Some of the contentions advanced are based on the proposition that the Hyde Amendment reflects a denial or restriction of choice, at least for those not now pregnant but who may become pregnant, between being coerced into carrying a fetus to term or undergoing an irreversible sterilization.

 Subject to proofs at trial, the choice does not appear likely to be that stark or extreme. Unlike such ailments as the common cold, measles, mumps or swine flu, pregnancy is, of itself, neither an ailment nor a disease, but rather is a possible consequence of a male-female sexual encounter. Putting aside continence as a means for avoiding pregnancy, at least in a realistic sense since Adam and Eve left the Garden of Eden, the human female today has a number of choices of ways to avoid pregnancy, while engaging in sexual encounters, and thereby eliminating any need for abortion, which only arises if pregnancy ensues.

 Certainly, five means for avoiding pregnancy are known widely enough to be the subject of judicial notice. These involve the use of (1) a male prophylactic, (2) a diaphragm, (3) an intra-uterine device, (4) contraceptive medications (the "pill"), and (5) the "rhythm" method. The first of these may be used in combination with any of the other four so as to reduce the risk of pregnancy to its potential minimum.

 Nowhere in the present record is it suggested that the Hyde Amendment forecloses any of these choices. In fact, as drawn, the papers imply some kind of constitutional right to become pregnant and then to be aborted. The question is hardly that simple.

 Nothing dealing with the complex aspects discussed here, and nothing dealing with the right of the Congress not to appropriate funds for some purpose or another has ever been the subject of a ruling by an upper court. For this reason, the temporary restraining order is denied.


 Jane Doe seeks to represent a class. As noted at the hearing of October 1, 1976, Doe will be allowed to prosecute the suit anonymously, Doe v. Deschamps, 64 F.R.D. 652 (D.Mont., 1974), but subject to full disclosure of facts, under seal, to permit testing of such questions as eligibility, standing, representation, definition of the class, and so on.

 The physician plaintiffs also seek to represent a class, but as set out in the complaint, the definition of the class is not sufficiently clear.

 The court is also aware from the oral argument that similar suits have been filed in the Eastern District of New York, and in the District of Columbia. Others may well be filed elsewhere.

 At this early stage, it seems prudent not to attempt to define or certify either of the proposed classes or any sub-classes. A class may be certified in another action, on a basis broad enough to encompass the named plaintiffs and the classes they seek to represent here. If so, an overlapping of classes in two or more courts can only lead to confusion and a duplication of the severely limited amount of judicial time and effort available. Accordingly, no class action certification will be made until that aspect is ripe for decision.


 F.R.Civ.P. 65(c) requires the giving of security, in such sum as the court deems proper, as a condition to the issuance of a temporary restraining order. The security is to be provided by the applicant, and is to cover payment of such costs and damages as may be incurred or suffered by any party found to have been wrongfully restrained.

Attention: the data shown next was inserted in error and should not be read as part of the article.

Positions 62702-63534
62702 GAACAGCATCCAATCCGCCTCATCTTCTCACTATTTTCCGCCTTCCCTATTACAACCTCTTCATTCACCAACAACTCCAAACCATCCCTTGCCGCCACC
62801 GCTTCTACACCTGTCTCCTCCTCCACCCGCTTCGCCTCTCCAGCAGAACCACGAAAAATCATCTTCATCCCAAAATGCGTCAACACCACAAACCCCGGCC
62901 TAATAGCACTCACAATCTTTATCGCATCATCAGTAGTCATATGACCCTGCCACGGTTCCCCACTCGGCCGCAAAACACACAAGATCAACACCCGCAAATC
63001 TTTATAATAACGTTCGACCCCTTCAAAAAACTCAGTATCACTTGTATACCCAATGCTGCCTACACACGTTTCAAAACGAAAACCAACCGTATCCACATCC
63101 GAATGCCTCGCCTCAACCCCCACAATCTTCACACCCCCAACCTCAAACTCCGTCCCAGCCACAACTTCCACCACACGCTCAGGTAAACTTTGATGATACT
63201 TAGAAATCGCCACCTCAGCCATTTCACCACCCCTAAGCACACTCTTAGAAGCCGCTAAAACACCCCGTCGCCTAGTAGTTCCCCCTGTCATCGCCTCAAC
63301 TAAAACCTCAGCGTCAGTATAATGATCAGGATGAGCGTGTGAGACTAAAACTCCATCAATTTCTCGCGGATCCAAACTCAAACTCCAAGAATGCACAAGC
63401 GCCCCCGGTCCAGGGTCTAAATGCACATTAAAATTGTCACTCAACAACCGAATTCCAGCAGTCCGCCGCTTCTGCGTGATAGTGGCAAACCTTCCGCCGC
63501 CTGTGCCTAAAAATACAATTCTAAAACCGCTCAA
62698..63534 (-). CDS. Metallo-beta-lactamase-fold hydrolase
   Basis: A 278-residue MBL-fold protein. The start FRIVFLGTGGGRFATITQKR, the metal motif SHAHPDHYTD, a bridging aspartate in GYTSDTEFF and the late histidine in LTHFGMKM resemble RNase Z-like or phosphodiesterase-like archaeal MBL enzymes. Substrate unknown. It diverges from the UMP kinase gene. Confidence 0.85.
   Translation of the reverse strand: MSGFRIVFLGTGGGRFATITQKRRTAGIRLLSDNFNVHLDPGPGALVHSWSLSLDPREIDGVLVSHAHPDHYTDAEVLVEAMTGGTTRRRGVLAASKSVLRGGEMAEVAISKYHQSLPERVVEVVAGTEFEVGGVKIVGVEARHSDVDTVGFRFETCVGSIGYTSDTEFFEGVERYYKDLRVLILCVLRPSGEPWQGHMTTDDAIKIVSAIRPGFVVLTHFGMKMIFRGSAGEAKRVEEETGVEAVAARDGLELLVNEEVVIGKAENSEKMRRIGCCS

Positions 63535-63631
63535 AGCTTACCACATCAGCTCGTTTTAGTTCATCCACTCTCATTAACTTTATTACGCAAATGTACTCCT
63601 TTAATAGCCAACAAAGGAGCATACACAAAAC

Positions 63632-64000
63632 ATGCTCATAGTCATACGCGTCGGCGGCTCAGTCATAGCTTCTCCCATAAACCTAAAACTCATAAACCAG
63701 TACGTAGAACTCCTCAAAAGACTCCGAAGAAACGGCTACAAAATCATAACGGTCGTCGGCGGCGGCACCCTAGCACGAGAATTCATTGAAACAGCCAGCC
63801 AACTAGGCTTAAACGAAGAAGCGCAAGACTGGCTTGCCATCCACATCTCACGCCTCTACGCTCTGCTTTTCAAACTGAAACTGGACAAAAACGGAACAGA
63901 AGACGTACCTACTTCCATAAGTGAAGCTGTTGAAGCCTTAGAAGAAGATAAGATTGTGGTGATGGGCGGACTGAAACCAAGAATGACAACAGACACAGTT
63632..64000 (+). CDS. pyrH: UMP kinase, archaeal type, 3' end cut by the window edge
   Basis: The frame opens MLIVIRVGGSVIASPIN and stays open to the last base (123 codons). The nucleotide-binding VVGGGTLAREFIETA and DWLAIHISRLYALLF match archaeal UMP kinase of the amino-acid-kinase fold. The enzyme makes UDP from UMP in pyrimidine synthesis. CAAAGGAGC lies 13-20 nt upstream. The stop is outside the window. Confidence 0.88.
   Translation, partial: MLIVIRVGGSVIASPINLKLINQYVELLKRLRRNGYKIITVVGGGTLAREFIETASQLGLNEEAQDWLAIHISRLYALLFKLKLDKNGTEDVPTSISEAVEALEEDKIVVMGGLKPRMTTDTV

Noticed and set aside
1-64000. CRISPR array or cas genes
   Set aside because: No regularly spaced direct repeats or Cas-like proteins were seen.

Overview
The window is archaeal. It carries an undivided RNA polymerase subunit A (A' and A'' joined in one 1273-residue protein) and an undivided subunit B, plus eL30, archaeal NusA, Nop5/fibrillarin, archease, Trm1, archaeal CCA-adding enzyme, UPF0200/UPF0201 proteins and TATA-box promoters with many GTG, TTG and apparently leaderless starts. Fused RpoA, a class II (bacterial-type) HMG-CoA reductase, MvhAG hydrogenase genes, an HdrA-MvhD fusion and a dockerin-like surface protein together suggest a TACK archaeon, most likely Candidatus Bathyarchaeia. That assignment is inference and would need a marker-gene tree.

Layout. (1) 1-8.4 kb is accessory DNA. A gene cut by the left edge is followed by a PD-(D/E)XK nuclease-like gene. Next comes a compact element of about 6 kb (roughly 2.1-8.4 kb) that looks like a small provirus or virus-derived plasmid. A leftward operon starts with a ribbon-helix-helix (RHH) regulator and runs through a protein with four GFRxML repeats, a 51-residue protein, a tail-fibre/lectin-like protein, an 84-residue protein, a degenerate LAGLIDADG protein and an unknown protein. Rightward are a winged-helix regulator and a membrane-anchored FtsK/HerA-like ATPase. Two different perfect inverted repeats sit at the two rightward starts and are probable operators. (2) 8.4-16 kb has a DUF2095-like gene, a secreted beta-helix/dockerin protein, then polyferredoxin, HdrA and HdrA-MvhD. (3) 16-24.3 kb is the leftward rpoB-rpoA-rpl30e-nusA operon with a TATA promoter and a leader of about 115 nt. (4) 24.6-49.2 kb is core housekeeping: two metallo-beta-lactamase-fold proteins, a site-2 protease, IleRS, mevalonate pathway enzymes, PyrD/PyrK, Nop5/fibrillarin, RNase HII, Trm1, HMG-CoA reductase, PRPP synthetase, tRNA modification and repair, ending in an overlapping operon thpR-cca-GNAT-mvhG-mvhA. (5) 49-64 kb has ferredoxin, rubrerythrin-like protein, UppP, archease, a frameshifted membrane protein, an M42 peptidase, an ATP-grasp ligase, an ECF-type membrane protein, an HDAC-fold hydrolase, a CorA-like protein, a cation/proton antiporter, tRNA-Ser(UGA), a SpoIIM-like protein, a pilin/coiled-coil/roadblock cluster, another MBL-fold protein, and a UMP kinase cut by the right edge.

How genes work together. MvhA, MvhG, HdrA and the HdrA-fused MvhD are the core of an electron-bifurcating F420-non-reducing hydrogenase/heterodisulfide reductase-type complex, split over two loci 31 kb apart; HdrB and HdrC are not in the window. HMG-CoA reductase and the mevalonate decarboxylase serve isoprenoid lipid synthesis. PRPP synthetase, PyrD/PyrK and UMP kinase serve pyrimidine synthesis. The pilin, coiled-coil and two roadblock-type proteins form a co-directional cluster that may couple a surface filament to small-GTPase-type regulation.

In this case, the basis or formula for security would consist of whatever sums are barred from withdrawal from the Treasury by the Hyde Amendment which plaintiffs seek to have paid under the restraining order, and interest thereon. Costs of suit would be negligible on a relative basis.

 In terms, the rule is mandatory. If there be judicial discretion not to require security, such discretion cannot be exercised here. The issue involves not only the constitutional claims advanced by plaintiffs, but an explicit and contrary constitutional restriction on the drawing of money from the Treasury without appropriation made by law. If, through means not now foreseeable, it is possible to compel the money to be drawn from the Treasury, then, if in the end it proves that plaintiffs are wrong, they will have to pay the money back.

 No tender of security is made in the complaint or moving papers. The suggestion at oral argument that security is required was met by a claim of inability to provide it. That claim might be true of the plaintiff Doe, but explicit and certified financial data would need to be provided for PPHC and the physician plaintiffs (particularly if the requested class is certified) before that claim could be considered as to them.

 The physicians are not claimed to render their services on a non-profit basis, particularly if the class is certified, and so should be expected to post security for repayment if it turns out that they are wrong.

 For this reason, the application for a temporary restraining order is denied.


 Each of the reasons given in this opinion is an independent reason for denying a temporary restraining order. The denial is without prejudice to the application for preliminary injunction on return of the order to show cause. In addition, plaintiffs may find it prudent to amend the complaint and bring in additional parties, as noted above. Leave to file an amended complaint on or before December 6, 1976 is granted. The time within which to answer or otherwise move in respect to the complaint is extended accordingly.

 The order to show cause for preliminary injunction is granted, but without provision for a temporary restraining order.